The American Library Association’s annual conference produced a crop of comics news, beginning with the Comic Book Club Handbook, a new resource produced by Comic Book Legal Defense Fund in collaboration with Comic-Con International, with the assistance of Erwin Magbanua of the San Diego Public Library and illustrated by cartoonist Rick Geary.
The opening general session of this year’s American Library Association (ALA) conference in San Francisco was a feel good fest, thanks largely to the good luck and good planning that ALA demonstrated in booking Roberta Kaplan, lawyer for the Supreme Court case that overturned the Defense of Marriage Act, as the opening keynote. On the two-year anniversary of that case, the Court found in favor of marriage equality, turning Kaplan’s speech into an emotional victory celebration punctuated with standing ovations.
Each year, the American Library Association awards the Andrew Carnegie Medals for Excellence in Fiction and Nonfiction. Honoring the festivities at this year’s annual conference in San Francisco were outgoing ALA president Courtney Young, presenting the welcome address; author and basketball legend Kareem Abdul-Jabbar, delivering the keynote; and Carnegie Medals Selection Committee Member Donna Seaman, announcing the winners. Below is the […]
San Francisco is deservedly known for its restaurant offerings. No conference preview could cover them all (and no conference attendee could visit them). Below is a tasting menu of options that are accessible from the Moscone Center, at 747 Howard Street, provided courtesy of San Francisco local Ten Speed Press, an imprint of Penguin Random House’s Crown Publishing Group.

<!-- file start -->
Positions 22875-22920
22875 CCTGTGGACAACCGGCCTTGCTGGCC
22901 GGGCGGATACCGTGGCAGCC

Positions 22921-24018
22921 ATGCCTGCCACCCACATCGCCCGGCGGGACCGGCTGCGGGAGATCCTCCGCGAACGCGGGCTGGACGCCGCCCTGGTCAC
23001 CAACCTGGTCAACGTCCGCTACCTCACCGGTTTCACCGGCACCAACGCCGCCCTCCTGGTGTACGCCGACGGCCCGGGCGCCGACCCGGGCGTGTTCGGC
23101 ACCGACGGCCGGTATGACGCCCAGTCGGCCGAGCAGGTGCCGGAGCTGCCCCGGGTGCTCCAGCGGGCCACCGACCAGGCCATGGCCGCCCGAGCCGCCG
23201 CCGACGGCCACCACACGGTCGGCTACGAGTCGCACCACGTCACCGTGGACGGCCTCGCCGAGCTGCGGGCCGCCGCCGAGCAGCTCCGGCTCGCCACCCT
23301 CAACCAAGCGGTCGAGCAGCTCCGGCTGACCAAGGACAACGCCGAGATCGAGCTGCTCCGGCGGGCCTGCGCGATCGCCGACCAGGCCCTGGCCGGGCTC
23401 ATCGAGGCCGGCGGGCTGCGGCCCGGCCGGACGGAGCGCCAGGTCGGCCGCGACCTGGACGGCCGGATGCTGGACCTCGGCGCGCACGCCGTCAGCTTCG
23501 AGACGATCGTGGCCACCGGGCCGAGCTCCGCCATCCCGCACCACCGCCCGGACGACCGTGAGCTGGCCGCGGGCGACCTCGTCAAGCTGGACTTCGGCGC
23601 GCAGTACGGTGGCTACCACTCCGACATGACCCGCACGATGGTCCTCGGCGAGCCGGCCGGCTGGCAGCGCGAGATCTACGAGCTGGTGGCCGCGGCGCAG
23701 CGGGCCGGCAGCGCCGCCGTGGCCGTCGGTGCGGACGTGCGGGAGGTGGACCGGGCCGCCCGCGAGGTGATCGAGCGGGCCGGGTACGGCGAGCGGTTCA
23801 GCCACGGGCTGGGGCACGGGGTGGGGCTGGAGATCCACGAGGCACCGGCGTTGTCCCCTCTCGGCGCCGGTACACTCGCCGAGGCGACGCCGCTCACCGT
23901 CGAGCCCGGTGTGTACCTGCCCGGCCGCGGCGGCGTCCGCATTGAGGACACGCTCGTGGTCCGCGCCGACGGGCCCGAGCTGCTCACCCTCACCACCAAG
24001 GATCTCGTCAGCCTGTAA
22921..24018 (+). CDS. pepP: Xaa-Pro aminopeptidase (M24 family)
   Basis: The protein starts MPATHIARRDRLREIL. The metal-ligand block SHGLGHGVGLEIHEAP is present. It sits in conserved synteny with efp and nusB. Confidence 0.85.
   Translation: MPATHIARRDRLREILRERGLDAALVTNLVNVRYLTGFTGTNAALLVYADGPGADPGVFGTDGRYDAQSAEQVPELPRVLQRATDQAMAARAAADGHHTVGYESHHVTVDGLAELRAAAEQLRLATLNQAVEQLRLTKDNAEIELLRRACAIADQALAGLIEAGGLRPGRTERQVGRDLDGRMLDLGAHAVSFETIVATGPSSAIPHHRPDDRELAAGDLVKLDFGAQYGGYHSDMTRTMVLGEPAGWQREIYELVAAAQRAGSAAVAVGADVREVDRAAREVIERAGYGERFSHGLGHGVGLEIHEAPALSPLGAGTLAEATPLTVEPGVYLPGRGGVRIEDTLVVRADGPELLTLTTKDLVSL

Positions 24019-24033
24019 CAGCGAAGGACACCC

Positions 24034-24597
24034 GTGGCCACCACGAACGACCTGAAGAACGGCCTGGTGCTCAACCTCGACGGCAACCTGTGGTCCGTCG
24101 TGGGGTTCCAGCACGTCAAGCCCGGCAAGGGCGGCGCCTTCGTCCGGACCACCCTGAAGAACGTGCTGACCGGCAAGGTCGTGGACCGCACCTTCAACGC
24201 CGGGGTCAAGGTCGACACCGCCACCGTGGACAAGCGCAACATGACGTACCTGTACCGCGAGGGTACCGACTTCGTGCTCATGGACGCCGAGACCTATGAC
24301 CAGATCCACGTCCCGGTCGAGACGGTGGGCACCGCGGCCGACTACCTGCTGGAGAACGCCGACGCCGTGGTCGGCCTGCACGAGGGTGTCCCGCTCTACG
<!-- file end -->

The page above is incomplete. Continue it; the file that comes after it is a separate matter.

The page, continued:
The city of San Francisco has been immortalized in hundreds of books in every genre: the San Francisco Public Library (SFPL) keeps a Pinterest page of 81 titles and counting, as well as a “literary landmarks of San Francisco” list in its BiblioCommons catalog, plus separate lists for SF-based chefs and books for kids and teens. Here, a curated selection of reading for those ALA attendees who like to immerse themselves in a sense of place while they travel to the conference.
The American Library Association’s (ALA) annual conference returns to San Francisco for the first time since 2001, this June 25–30, with an array of programming that lives up to its colorful surroundings. Innovations this year include a LITA preconference, Learn To Teach Coding and Mentor Technology Newbies, presented in cooperation with Black Girls Code, and a series of sessions offered by ALA’s recently launched Center for the Future of Libraries.
On February 1 the American Library Association (ALA) Office for Information Technology Policy (OITP) hosted a session at the ALA Midwinter meeting in Chicago to answer the question, “What is a policy revolution anyway?” The answer: the Policy Revolution! Initiative (PRI)— the exclamation point is important, panelists advised—is a three-year grant-funded program to advance library policy at the national level, led by ALA OITP and the Chief Officers of State Library Agencies (COSLA), with guidance from a Library Advisory Committee.